Regardless of pay or expected turnout for a show the commitment you make as an artist to play it is not something that should easily be broken. Playing a show should be an agreement that you take seriously as not only is it made between the promoter and yourself but with your fans and the other show goers as well.
If you plan to cancel on playing a show or if you will be late let the promoter know as soon as possible to give them time to either find a replacement or deal with scheduling. Even something as simple as being delayed by weather can be something important to communicate with whoever is charge of a show especially if there is gear sharing or an important soundcheck.
If you plan to cancel on a show make sure to let the promoter know ASAP even if you have not confirmed that will need to cancel so that they do not spend money on things such as ads or posters with your information on them before finding out. While it might not cost you anything to cancel on a show for a promoter there are both time and real physical costs to cancelling.
Cancelling a show should always be a last resort measure thing like being sick or personal issues should not prevent you from playing a show unless they are extremely serious.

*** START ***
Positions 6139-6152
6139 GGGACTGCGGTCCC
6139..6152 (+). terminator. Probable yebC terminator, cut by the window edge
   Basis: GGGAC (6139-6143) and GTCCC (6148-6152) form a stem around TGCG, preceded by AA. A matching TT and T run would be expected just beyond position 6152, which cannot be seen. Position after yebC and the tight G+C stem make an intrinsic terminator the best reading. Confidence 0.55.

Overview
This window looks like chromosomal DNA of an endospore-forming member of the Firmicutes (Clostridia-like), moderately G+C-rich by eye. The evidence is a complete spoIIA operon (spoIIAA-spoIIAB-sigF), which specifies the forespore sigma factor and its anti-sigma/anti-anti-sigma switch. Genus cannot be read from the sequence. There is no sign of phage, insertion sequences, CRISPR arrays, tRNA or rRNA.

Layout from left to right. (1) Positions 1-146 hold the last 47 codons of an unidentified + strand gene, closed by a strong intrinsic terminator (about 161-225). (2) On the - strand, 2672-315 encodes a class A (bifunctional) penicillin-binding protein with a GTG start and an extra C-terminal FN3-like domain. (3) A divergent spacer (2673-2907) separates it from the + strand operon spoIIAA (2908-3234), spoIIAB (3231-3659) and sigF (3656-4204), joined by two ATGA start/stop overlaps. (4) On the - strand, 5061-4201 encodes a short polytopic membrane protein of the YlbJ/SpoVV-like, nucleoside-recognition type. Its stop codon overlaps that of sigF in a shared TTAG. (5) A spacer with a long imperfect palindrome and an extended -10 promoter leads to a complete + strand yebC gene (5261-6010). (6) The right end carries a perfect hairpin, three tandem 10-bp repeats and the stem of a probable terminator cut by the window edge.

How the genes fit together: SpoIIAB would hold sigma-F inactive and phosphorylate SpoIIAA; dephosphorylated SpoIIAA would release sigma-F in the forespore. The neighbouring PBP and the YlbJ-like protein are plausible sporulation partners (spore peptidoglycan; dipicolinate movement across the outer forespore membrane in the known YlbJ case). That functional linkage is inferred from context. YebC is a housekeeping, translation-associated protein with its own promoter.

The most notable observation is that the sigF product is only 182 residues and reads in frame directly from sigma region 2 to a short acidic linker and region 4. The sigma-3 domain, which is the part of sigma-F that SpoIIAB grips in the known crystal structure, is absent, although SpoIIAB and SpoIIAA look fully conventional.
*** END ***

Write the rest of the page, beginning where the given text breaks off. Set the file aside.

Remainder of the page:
In the current musical climate, building a real, worthwhile fan base is at the forefront of any successful band; especially those with longevity. That is why it is extremely important to value your fans and always be finding new ways to build your legion of adoring fans. Here’s 5 quick tips to help you gain a few new fans and followers.
#1. Don’t Suck
Seriously. Be good at your instruments, play in tune, and have good songs. Practice, practice, practice. Without this there is no amount of marketing that can save you.
#2. Know Your Fan Base
You need to know who to target if you want to attract the right fans. Do you know similar bands in your genre or bands whose fans would like your bands too? Do your fans also like similar movies/tv shows or extra curricular activities (sports, tattoos, etc…)? Knowing the demographics or your target audience will help you market to them specifically.
#3. Be Engaging
Once you have an idea of your fan base you need to ENGAGE them. Strike up conversation, ask topical questions on social media, etc. You will not only need to start the conversation but you’ll have to keep it going.
#4. Cross Promote
Find a band or an independent record label with a similar fan base and share their news/posts occasionally in hopes they’ll reciprocate. (Please note, do NOT over do this as it will look desperate and also as a general rule don’t ask them to share or retweet your news/posts).
#5. Reward Your True/Super Fans
If you see a fan is always sharing your content, shoot them a message to say thanks. Also depending on their level of involvement hook them up with some CDs or merchandise and they will continue to champion your brand for you.